Yes the db and ml class websites are outstanding. The video and in class exercises are very smooth, but the best part are the exercises in both classes. The db teacher said some students threw all of it together over the summer. Very impressed.
Interestingly it appears that the ML-class (http://www.ml-class.org) and DB-class (http://www.db-class.org/) are not associated with Know Labs. But I might be wrong. I initially thought all three of them was a part of a Stanford effort to push their own name even further (perhaps in response to the online MIT lecture videos that have been quite popular in recent years).
My daughter is now looking at colleges. These courses both from MIT and Stanford give me, the one who will be paying, a sense of what my 70K per year will be buying. I think this is great marketing for less cost than those mass mailings all the schools seem to be cramming into our mailbox. I just wish all these tier 1 schools would offer something online, it would make judging the quality of what I will soon be buying a lot easier.
I do not want exactly to complain since the class is currently free and I am enjoying it quite a bit, but there is a lot of issues. The integration between the Youtube video and the quizz is poor, no official forum for the student, no lecture notes. Everything as a very beta feels to it.
On the contrary the platform for the ML class is of very high quality and the content more polished. I especially like the possibility to speed up the video lecture, having programming assignment, and how easy it is to submit them.
Some of the best things in life are commercial and still have a phenomenal impact on humanity...
I understand why people might be wary, like if the Khan academy suddenly opened up premium memberships, but this course was never designated as a non-commercial concept (though it was very much billed as a 'beta')
A bit of amateur Google-sleuthing doesn't really amount to a groundbreaking piece of news, in my opinion.
The way it was hyped when initially announced made it sound very much like it was Stanford running this, and that was my presumption.
I happened to be curious after a conversation with a friend about the course, and when I went to have a look at one of the homework assignments, realized that they aren't available to those who haven't signed up for the class. That's just fine, and I respect that Know Labs and the instructors can do whatever they want (and it's fantastic that they are making a lot of the materials available). However, it struck me that this was marketed as being about open education when the reality is that it has the potential of being much more locked down than MIT OCW or the Stanford courses that do have lectures, complete syllabi and assignments freely available on the web.
The difference is that this is a class that you participate in real-time. Each week you cover the same material as everyone else in the class. The alternatives that you mentioned are all self-paced. Each has it's merits, but being able to form study groups for the class is helpful, and not likely to happen with some of the MIT OCW materials.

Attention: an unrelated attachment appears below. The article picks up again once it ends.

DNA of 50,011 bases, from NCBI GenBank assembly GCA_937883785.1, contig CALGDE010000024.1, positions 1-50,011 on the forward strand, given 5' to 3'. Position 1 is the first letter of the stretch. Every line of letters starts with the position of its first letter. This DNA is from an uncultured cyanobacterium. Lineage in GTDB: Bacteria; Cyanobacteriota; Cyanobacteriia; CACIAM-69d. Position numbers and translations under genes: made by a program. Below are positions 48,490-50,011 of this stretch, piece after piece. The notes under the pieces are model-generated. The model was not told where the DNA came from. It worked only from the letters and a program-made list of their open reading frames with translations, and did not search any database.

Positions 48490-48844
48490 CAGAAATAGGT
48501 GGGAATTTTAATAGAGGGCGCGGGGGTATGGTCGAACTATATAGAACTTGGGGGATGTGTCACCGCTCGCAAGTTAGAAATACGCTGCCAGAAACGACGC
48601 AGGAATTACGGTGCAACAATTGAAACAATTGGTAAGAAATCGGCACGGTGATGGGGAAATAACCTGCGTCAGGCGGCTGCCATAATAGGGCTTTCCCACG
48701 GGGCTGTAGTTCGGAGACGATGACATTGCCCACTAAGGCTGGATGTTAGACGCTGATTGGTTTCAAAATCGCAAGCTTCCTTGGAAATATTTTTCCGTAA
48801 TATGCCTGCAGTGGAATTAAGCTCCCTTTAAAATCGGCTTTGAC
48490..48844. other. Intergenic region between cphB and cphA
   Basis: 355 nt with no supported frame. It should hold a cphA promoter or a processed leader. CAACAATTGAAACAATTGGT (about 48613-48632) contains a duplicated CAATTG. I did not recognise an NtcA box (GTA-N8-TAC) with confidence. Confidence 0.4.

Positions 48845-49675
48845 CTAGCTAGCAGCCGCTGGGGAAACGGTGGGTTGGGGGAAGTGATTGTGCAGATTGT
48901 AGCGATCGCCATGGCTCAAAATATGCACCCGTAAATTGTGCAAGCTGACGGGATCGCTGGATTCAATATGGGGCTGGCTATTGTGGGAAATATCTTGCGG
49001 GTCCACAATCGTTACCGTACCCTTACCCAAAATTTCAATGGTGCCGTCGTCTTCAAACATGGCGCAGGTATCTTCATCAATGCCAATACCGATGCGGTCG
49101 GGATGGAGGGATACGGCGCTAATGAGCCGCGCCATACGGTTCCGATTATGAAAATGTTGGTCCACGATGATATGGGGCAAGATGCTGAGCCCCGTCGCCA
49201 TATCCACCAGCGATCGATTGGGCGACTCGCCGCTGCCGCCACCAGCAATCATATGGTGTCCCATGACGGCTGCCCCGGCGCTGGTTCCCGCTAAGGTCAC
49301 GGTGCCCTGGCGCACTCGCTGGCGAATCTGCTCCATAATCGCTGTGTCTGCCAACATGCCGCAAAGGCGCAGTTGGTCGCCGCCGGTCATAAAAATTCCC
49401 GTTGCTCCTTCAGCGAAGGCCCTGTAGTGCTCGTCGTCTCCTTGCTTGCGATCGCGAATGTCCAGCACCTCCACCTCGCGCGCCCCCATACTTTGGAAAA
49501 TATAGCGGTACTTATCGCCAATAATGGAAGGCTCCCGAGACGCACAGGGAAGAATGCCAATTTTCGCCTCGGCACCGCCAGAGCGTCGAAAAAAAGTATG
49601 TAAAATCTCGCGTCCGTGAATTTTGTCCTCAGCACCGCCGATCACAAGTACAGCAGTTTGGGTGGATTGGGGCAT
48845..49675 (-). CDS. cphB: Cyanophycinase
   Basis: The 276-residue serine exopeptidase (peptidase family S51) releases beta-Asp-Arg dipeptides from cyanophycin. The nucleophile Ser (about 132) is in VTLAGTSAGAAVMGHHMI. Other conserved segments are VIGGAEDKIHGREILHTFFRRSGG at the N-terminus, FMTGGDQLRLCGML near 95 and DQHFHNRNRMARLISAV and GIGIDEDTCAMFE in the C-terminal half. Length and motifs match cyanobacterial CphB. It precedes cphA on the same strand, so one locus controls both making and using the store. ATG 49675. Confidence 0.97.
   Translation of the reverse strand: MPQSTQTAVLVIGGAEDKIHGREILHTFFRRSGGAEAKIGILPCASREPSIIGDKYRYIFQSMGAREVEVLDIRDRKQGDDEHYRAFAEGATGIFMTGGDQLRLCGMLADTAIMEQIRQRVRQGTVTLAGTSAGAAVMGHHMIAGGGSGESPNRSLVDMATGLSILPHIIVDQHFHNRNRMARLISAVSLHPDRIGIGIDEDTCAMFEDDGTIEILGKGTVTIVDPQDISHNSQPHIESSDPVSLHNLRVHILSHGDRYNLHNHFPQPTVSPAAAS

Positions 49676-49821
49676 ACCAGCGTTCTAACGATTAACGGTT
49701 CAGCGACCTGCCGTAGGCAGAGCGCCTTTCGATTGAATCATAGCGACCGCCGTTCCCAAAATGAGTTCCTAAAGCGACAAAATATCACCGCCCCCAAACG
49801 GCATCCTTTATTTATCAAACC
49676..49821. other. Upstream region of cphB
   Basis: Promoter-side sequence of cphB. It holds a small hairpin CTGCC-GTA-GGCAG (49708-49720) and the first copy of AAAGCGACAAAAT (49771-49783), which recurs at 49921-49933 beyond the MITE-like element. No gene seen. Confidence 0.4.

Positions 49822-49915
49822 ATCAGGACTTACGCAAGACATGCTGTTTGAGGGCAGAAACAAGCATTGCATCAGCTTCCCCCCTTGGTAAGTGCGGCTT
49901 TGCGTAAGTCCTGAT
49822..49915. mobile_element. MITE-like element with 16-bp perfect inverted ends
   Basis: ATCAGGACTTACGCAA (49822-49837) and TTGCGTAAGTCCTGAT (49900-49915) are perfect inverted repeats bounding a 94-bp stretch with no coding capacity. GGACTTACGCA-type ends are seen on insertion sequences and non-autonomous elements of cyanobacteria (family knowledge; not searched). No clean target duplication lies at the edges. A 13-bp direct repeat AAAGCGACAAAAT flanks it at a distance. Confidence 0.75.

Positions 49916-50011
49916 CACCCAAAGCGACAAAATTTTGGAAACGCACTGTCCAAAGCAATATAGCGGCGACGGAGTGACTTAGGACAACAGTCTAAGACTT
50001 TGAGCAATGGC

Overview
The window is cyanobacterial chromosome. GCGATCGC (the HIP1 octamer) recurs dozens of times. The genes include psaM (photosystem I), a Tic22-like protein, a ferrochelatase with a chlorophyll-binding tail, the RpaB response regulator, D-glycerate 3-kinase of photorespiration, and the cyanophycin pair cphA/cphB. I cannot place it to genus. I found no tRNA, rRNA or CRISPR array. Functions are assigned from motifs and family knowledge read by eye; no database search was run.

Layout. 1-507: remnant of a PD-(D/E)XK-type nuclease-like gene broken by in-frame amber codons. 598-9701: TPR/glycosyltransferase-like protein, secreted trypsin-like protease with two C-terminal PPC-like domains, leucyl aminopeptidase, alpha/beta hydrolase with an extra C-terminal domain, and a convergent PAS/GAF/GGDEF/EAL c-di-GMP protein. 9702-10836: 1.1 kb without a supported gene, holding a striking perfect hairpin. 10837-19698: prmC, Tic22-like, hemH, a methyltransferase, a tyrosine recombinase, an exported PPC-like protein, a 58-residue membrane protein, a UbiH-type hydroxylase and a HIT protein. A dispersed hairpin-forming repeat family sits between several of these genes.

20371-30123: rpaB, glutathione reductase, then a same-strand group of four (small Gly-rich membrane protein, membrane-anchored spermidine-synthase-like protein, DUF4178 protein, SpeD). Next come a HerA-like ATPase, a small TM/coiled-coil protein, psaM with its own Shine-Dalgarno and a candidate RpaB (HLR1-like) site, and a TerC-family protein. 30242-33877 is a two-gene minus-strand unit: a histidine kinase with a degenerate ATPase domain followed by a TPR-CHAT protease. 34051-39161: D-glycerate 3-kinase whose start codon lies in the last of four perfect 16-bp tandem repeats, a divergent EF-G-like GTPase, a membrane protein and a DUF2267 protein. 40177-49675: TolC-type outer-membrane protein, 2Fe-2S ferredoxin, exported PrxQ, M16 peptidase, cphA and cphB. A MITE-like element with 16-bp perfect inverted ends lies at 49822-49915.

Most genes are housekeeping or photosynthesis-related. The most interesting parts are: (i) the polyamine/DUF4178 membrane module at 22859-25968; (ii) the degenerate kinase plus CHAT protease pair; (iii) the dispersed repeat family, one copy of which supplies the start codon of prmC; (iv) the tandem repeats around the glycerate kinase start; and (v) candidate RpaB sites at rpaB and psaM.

And yet you can still sign up for the ml-class.org and db-class.org, all assignments that you missed and will not be doing "in real time" have 50% penalty, and you are free join in at any time. For ai-class.com, however, the decision was made to close it up the moment the classes started.
This makes a lot of sense. I was working through a couple of the assignments last night when I realized that a lot of the questions seemed to test reading comprehension rather than proper understanding of the material. I had a while back used Prof. Ng's video lectures and notes (available on his site) as a supplement to my own machine learning class and those are designed to both stretch your mind and test your understanding. I was kind of hoping that that level of quality was being shared with the rest of the world but that doesn't seem to be the case :(
Guess it has a lot to do with having to be corrected automatically rather than a professor going through your process on questions with individual correction.
That might actually be an interesting AI research area, making computers better at marking based on process the student used rather than just the final answer. Wonder if much has been done in that area as it will become more important as more learning goes online and people want more than multiple choice/ final numerical answer type stuff.
for what it's worth, I'm taking Stanford's version of the ML class that Prof. Ng is offering, and aside from being a couple of weeks and ahead and having to do a final project, it is pretty much the same offering as that available the outside world.
I don't know if Knowlabs is testing it to commercially launch it. But i saw a tweet from Sebastian Thrun's twitter account a month or so back asking 'if you're provided with Stanford quality education with a tuition fees of $2000 , will you take up the course' i dont know what replies he got.. It intrigues me.
I wonder if this experiment will just remain an experiment because politically Stanford is not ready for open free education. I remember reading an article recently in NY Times that highlighted how Stanford had two opposite camps of opinions. They are bidding to open an engineering campus in NY, which expands their formal education at the same time as starting these free courses, which is all about informal distributed learning. From Stanford's president, it didn't sound like something he was keen on expanding... a classic disruption in the education industry. Reminds me of newspapers.